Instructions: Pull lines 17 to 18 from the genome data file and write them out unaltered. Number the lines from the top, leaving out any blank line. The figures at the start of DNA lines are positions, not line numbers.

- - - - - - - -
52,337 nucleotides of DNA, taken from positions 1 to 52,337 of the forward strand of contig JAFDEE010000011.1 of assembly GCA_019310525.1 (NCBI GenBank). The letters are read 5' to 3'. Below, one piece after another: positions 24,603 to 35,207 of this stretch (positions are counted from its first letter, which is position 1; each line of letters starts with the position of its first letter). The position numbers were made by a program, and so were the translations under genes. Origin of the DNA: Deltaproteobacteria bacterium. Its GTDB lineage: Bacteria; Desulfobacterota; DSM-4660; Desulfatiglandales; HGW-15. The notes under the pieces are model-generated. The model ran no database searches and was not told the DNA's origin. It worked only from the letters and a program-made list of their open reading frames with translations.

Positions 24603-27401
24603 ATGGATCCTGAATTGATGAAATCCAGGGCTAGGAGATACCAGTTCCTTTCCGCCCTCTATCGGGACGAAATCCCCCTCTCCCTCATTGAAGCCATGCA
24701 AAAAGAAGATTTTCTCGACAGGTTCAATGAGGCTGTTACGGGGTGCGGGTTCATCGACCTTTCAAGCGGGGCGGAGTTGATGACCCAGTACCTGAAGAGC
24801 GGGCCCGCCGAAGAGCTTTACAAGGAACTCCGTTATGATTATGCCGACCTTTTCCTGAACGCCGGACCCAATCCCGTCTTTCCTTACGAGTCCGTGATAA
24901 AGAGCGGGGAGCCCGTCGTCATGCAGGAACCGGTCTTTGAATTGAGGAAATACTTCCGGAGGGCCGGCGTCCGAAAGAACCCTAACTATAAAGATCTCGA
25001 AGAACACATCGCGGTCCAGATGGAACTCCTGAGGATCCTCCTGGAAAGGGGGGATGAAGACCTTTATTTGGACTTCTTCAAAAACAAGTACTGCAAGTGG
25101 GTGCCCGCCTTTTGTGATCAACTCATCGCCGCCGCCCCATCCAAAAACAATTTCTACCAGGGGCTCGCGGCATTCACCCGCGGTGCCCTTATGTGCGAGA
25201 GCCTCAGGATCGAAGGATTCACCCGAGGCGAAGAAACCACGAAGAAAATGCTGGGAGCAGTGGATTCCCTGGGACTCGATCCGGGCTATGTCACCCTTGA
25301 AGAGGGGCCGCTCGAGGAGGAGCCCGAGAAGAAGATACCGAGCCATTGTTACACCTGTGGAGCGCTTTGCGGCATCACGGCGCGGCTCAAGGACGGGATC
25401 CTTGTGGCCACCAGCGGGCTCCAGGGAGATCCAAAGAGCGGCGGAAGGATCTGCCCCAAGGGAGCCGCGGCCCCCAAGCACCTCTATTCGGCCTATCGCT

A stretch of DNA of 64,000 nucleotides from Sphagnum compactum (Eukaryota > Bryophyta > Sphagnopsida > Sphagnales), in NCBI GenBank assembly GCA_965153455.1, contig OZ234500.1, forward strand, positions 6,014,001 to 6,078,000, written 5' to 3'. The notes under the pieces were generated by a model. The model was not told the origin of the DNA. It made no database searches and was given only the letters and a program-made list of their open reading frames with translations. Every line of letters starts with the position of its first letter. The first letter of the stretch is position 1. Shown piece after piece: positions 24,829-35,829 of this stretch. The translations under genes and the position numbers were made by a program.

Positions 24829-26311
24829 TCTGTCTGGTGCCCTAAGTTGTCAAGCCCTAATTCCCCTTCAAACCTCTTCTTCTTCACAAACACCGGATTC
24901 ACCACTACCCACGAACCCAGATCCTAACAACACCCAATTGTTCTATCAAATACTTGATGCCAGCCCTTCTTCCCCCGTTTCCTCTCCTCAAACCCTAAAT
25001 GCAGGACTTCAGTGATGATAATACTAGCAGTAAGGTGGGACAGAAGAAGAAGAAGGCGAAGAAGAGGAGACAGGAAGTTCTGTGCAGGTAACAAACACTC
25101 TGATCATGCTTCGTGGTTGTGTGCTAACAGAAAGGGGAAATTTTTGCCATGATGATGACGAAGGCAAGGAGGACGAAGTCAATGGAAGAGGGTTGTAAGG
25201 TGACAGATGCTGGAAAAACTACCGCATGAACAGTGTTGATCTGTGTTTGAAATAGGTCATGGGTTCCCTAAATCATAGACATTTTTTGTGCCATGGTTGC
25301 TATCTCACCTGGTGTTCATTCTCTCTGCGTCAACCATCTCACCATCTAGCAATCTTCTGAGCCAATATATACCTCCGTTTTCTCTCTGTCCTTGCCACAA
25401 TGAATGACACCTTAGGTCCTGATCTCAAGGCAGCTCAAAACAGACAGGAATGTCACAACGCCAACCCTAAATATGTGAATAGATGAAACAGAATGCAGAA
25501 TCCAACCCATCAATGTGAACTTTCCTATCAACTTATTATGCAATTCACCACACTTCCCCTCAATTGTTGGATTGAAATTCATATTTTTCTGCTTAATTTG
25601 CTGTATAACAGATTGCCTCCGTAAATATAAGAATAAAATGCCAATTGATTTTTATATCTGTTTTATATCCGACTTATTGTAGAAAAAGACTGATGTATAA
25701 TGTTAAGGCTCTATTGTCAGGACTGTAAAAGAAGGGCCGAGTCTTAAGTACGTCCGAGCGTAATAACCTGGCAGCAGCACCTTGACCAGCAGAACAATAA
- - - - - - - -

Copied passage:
25101 TGATCATGCTTCGTGGTTGTGTGCTAACAGAAAGGGGAAATTTTTGCCATGATGATGACGAAGGCAAGGAGGACGAAGTCAATGGAAGAGGGTTGTAAGG
25201 TGACAGATGCTGGAAAAACTACCGCATGAACAGTGTTGATCTGTGTTTGAAATAGGTCATGGGTTCCCTAAATCATAGACATTTTTTGTGCCATGGTTGC